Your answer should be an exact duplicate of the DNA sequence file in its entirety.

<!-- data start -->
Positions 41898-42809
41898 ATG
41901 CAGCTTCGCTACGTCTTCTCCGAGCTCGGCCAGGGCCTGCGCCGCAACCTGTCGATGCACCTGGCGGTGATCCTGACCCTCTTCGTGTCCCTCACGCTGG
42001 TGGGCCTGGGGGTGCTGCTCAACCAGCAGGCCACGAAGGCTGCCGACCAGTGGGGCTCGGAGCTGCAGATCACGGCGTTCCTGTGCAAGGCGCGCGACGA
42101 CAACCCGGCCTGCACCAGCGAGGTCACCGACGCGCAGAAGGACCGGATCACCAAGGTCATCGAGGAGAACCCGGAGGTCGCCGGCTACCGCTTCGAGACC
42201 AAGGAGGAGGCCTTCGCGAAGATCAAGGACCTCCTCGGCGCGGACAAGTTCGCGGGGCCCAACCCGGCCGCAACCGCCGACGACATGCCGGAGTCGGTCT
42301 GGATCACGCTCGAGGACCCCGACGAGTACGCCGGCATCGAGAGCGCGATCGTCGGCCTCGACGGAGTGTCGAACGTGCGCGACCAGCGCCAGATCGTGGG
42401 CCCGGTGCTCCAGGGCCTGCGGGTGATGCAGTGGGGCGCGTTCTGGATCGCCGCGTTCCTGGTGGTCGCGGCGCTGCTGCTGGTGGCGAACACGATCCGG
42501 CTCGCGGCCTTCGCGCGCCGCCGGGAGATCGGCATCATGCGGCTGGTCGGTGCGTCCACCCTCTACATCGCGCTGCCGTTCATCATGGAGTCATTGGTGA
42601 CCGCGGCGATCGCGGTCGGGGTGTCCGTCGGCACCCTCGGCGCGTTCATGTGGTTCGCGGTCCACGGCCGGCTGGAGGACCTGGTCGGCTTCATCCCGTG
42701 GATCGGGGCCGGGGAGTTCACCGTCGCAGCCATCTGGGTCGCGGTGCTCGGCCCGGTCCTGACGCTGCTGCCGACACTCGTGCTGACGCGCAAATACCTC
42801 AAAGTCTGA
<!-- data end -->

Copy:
Positions 41898-42809
41898 ATG
41901 CAGCTTCGCTACGTCTTCTCCGAGCTCGGCCAGGGCCTGCGCCGCAACCTGTCGATGCACCTGGCGGTGATCCTGACCCTCTTCGTGTCCCTCACGCTGG
42001 TGGGCCTGGGGGTGCTGCTCAACCAGCAGGCCACGAAGGCTGCCGACCAGTGGGGCTCGGAGCTGCAGATCACGGCGTTCCTGTGCAAGGCGCGCGACGA
42101 CAACCCGGCCTGCACCAGCGAGGTCACCGACGCGCAGAAGGACCGGATCACCAAGGTCATCGAGGAGAACCCGGAGGTCGCCGGCTACCGCTTCGAGACC
42201 AAGGAGGAGGCCTTCGCGAAGATCAAGGACCTCCTCGGCGCGGACAAGTTCGCGGGGCCCAACCCGGCCGCAACCGCCGACGACATGCCGGAGTCGGTCT
42301 GGATCACGCTCGAGGACCCCGACGAGTACGCCGGCATCGAGAGCGCGATCGTCGGCCTCGACGGAGTGTCGAACGTGCGCGACCAGCGCCAGATCGTGGG
42401 CCCGGTGCTCCAGGGCCTGCGGGTGATGCAGTGGGGCGCGTTCTGGATCGCCGCGTTCCTGGTGGTCGCGGCGCTGCTGCTGGTGGCGAACACGATCCGG
42501 CTCGCGGCCTTCGCGCGCCGCCGGGAGATCGGCATCATGCGGCTGGTCGGTGCGTCCACCCTCTACATCGCGCTGCCGTTCATCATGGAGTCATTGGTGA
42601 CCGCGGCGATCGCGGTCGGGGTGTCCGTCGGCACCCTCGGCGCGTTCATGTGGTTCGCGGTCCACGGCCGGCTGGAGGACCTGGTCGGCTTCATCCCGTG
42701 GATCGGGGCCGGGGAGTTCACCGTCGCAGCCATCTGGGTCGCGGTGCTCGGCCCGGTCCTGACGCTGCTGCCGACACTCGTGCTGACGCGCAAATACCTC
42801 AAAGTCTGA